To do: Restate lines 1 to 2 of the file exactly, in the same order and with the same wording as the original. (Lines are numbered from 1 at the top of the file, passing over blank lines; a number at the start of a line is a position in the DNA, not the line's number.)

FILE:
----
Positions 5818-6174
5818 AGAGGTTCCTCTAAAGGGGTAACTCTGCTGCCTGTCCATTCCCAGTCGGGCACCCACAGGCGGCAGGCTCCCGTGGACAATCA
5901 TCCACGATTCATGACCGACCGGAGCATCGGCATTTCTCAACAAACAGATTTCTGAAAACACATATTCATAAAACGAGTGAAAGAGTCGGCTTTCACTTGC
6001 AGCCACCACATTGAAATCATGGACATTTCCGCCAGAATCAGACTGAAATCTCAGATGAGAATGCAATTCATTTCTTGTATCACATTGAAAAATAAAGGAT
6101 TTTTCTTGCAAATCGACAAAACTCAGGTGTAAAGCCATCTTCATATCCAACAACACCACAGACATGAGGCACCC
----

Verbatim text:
Positions 5818-6174
5818 AGAGGTTCCTCTAAAGGGGTAACTCTGCTGCCTGTCCATTCCCAGTCGGGCACCCACAGGCGGCAGGCTCCCGTGGACAATCA